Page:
Anyway, now we’re looking for “Riblah on the east side of Ain.” Ain is apparently Ein al Malcha, or “salt spring,” located between Kedesh and the Sea of Semechonitis, the small body of water upstream from the Sea of Galilee later known as Lake Huleh. Riblah must have been just east of this, i.e., on the northern shore of Lake Huleh. The Sea of Chinnereth, or Galilee, was included in Israel’s territory. The rest of the borderline simply follows the Jordan River south to the Dead Sea.

I realize that all of that is hard to follow without a detailed map in front of you. Basically, Numbers 34 defined Israel’s territory as all of present-day Israel (without the southernmost pointy part that extends from the Negev to the Gulf of Aqaba), including the West Bank and Gaza Strip (but not the Golan Heights, which is, however, encompassed in the Genesis 15 description), plus almost all of a Lebanon whose eastern border has been plumped up a bit to include a few dozen miles of Syrian territory.

Obviously, these borders differ from the land area promised to Abraham, and even to those specified to Moses at the time of the exodus. At that time, the land was described as extending all the way from the Red Sea in the South to the Euphrates River in the north. The eastern border didn’t change as far as we can tell: It extended to the “desert” in the north, and to the Jordan River in the south, beyond which, in Moses’ day, lived the nations of Ammon, Moab, and Edom, whom God had expressly told the Jews not to touch. These differences are indicative of a lack of faith on the part of Israel—leading to disobedience, leading in turn to estrangement from their God and His blessings. I find it touching that God gave them one last chance to possess all of the land when He gave Joshua his marching orders as they were going in for the first time. All they had to do was go out in faith and “tread upon” it: “Go over this Jordan, you [Joshua] and all this people, to the land which I am giving to them—the children of Israel. Every place that the sole of your foot will tread upon I have given you, as I said to Moses. From the wilderness and this Lebanon as far as the great river, the River Euphrates, all the land of the Hittites [a phrase that indicates a bigger, rather than smaller, hunk of present-day Syria], and to the Great Sea toward the going down of the sun, shall be your territory.” (Joshua 1:2-4) History shows that they did not “tread upon” all of it, settling for a truncated country extending from “Dan to Beersheba,” and struggling to hold even that.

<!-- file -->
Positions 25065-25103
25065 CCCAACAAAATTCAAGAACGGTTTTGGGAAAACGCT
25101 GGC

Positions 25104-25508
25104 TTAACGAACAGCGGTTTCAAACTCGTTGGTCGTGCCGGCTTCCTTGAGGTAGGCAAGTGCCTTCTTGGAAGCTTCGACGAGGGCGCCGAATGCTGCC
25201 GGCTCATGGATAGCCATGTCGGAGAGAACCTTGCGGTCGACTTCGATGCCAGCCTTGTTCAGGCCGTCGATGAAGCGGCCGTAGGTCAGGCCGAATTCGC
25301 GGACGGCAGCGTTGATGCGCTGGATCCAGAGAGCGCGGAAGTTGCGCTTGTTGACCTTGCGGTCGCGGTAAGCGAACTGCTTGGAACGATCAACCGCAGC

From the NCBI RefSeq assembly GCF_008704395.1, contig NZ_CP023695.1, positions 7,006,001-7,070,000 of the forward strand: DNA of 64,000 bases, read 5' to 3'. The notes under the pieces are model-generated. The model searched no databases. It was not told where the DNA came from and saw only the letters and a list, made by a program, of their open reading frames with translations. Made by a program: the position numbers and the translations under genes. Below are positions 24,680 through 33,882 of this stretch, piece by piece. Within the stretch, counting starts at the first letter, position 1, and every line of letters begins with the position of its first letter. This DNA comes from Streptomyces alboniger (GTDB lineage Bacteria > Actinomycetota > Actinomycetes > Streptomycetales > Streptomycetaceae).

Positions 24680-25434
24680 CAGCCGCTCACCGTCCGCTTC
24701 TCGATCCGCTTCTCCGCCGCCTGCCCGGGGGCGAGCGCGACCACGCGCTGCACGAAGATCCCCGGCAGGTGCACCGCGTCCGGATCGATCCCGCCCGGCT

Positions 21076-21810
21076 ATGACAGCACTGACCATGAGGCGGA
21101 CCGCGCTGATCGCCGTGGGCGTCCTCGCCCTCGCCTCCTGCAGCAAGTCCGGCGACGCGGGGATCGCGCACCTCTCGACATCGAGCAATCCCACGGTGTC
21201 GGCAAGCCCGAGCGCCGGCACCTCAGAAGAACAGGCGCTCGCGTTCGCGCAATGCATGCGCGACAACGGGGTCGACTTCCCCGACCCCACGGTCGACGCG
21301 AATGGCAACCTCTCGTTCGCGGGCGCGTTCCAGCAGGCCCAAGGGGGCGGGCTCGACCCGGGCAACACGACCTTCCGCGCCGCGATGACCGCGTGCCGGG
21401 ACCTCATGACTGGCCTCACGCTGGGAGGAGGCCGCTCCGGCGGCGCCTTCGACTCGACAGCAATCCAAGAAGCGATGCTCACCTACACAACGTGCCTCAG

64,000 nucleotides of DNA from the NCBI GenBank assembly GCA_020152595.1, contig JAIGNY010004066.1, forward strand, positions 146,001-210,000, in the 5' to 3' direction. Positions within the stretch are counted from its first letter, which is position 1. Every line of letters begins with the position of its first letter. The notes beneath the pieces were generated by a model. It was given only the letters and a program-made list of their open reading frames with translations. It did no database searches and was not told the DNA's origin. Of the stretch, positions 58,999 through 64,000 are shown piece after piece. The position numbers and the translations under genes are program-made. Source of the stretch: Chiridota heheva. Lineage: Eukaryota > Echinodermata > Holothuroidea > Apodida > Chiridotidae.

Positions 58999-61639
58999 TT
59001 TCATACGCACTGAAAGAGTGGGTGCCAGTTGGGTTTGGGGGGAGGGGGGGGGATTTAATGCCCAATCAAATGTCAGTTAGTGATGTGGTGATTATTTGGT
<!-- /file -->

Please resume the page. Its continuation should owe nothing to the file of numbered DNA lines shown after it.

It cannot be said, however, that Israel never held the land promised to Abraham. David’s kingdom did apparently extend as far north as the Euphrates, for we read, “David also defeated Hadadezer the son of Rehob, king of Zobah, as he went to recover his territory at the River Euphrates.” (II Samuel 8:3)